Who: Julie Nürnberger (1996)
Studied: Bachelor's in Psychology, specialisations Clinical Psychology and Developmental Psychology
First job: Tutoring
Favourite place at the UvA: The Lutheran Church on the Spui. I don't visit often but I think it's beautiful.
Essential: Lectures, otherwise you could just read a book.
Julie Nürnberger (1996) is a Psychology Bachelor's student and is pursuing specialisations in Clinical Psychology and Developmental Psychology. Remarkably, she decided to study Psychology at the UvA rather than in her native Germany. Julie took the NT2 (Dutch as a Second Language) exam and passed with flying colours, making Dutch the sixth language she speaks fluently. Soon, after completing two minors, two specialisations and the Honours programme, she'll travel to Canada as an exchange student in order to learn more about Sexuality and Gender Studies.
So you found yourself, as a German, starting a Psychology programme taught in Dutch in Amsterdam. That must have taken some getting used to.
‘Oh absolutely, it did. Studying was harder than I expected it to be, at first. I was living in a new country, of course, and attending classes taught in a new language, so I was asking a lot of myself. My father advised me to keep going, so I did, with the idea of giving it at least one more year. Then, in the second semester of the first year, I suddenly earned an 8.5 for one of my courses, and that moment was the turning point. My Dutch had gotten better and I began to gain confidence. In terms of the content, the Psychology programme is more or less what I expected. You start out with broad strokes and as the programme progresses, you begin to specialise more and more, which is a structure I like. The courses you take in the first year offer a kind of overview of the various specialisations you can choose from later on. And in any case, you'll be taught statistics and research skills as well. I'd describe the second year as when you build your scientific basis. During that year, you learn lots of research skills, interview skills, philosophy of science and a bit of diagnostics. Then, in the third year, you really start to specialise.’
I was ready to delve deep.
You seem to like really pushing yourself to your full potential. Does the UvA offer enough space for you to do that?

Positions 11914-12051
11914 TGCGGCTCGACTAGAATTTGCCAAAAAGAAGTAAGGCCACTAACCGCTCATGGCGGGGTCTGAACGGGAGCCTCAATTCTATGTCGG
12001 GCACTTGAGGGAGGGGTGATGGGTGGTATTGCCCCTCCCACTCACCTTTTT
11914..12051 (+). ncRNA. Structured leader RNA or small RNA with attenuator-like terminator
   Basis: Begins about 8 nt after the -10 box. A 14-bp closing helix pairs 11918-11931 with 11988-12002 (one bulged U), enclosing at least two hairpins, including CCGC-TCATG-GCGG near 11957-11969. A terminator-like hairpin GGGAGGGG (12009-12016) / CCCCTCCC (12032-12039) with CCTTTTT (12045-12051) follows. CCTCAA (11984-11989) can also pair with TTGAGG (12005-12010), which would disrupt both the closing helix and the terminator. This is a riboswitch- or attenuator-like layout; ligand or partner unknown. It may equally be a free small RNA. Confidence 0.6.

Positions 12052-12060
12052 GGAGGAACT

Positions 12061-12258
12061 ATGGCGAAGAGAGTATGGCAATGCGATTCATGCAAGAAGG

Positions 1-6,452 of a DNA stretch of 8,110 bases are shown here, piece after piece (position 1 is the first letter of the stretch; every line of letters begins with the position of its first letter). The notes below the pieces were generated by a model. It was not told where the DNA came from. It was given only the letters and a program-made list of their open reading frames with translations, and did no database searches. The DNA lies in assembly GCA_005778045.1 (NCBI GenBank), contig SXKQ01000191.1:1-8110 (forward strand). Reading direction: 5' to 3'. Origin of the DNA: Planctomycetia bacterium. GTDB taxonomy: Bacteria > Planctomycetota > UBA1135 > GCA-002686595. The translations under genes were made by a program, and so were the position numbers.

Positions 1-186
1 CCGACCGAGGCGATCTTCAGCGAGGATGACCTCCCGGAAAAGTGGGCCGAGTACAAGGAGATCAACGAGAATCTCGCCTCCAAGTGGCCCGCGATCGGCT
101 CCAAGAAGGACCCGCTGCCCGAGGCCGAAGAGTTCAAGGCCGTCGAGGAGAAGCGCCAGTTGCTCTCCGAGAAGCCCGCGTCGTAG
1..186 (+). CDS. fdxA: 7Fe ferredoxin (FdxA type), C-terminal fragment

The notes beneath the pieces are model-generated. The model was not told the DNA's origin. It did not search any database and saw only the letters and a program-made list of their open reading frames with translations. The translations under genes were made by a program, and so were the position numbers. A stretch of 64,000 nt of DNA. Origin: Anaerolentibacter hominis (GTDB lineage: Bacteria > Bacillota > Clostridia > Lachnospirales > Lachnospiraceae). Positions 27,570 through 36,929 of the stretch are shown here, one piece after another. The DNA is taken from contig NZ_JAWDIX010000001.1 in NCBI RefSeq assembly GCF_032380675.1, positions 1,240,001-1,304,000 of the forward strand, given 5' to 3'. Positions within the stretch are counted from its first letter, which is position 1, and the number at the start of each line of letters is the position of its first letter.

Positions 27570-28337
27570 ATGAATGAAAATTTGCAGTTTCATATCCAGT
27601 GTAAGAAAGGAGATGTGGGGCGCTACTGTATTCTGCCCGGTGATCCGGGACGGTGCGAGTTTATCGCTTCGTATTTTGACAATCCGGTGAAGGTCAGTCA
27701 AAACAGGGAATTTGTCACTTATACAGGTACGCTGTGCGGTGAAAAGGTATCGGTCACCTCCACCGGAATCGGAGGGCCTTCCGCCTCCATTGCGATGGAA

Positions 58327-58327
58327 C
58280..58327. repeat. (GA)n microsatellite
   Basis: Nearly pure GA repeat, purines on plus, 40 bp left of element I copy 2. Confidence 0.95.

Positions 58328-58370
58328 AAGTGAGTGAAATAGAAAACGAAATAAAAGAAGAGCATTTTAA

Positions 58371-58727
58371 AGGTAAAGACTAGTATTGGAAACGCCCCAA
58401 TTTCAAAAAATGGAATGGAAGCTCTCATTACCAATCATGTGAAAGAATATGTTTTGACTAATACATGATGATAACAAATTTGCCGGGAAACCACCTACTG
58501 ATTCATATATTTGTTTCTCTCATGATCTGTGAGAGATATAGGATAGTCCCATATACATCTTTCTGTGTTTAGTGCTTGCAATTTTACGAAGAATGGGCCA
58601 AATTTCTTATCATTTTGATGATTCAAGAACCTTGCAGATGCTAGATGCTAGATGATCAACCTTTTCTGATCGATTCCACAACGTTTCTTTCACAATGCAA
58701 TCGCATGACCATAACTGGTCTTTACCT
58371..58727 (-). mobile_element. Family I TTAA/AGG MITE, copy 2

‘Technically, the idea is that you choose one specialisation in your third year, but I chose to pursue two because it seemed completely feasible. I'm currently working on Clinical Developmental Psychology and soon I'll be switching to Clinical Psychology. You can't do two specialisations at the same time, but there is a bit of overlap in the required courses. That is why my second specialisation will only take six months. It's perfect for me, because I wouldn't be satisfied with just one specialisation. Technically, I'm doing two third years. I'll be using the six months left over after my second specialisation to do an exchange programme in Canada. I've been accepted to McGill University, where I plan to delve more deeply into Sexuality and Gender Studies. It will take me a year longer to complete my Bachelor's, but I'm making the absolute most of it. I did the Honours programme and followed two minors in addition to my Psychology degree programme: one in Communication Science and one in Sexuality and Gender Studies. I chose the latter because it was an area I didn't know much about. Even if I'm socially engaged, I'm not truly personally affected, if you know what I mean. As a white, middle-class, straight person, I don't encounter much discrimination, which is precisely why I feel it's important to explore the subject in greater depth and develop a critical perspective on the psychology involved. I want to learn more about oppression in different areas and about the experiential framework each of us applies. My frame of reference is very different than that of a person of colour or a different sexual orientation. It is important to reflect on your own context and to avoid focusing solely on the majority.’
The lecturers are involved with the students and can teach you a great deal about real-world practice.
Do you like your lecturers and fellow students here in the Netherlands?
‘The Psychology lecturers are really nice. They are involved with the students and can teach you a great deal about real-world practice. Many of the lecturers take part in job-sharing, which means that besides teaching, they are also a practising psychologist. People who combine the two aspects like this are “Science Practitioners”. For me, that would be a dream job for the future. I think it's good when the people teaching the courses can bring their practical experience with them to the university. The students are friendly and fun, too. Dutch people are a little reserved, but once you get past the surface they are very nice.’
Once you really get to know Amsterdam, you'll find all kinds of great hidden spots and alternative things.
And have you found the freedom you were looking for here at the UvA and in Amsterdam?
‘Absolutely, yes. I think Amsterdam is a very beautiful city. It's small, but it has everything you could want: culture, nature, parties. There is a huge music scene here. Once you really get to know Amsterdam, you'll find all kinds of great hidden spots and alternative things. De Ceuvel in Amsterdam North, for instance, or Garage Noord – those places are so exciting and creative. The only part that was a bit trickier was finding a place to live. I lived with a family for two years and babysat their daughter in exchange for a place to live. Right now, I am a Residence Assistant, which means I live in student housing owned by the University and act as a caretaker. Unfortunately, I will have to move out soon because I'm leaving for Canada. Luckily, I now have more connections in the city who can help me find a room when I get back.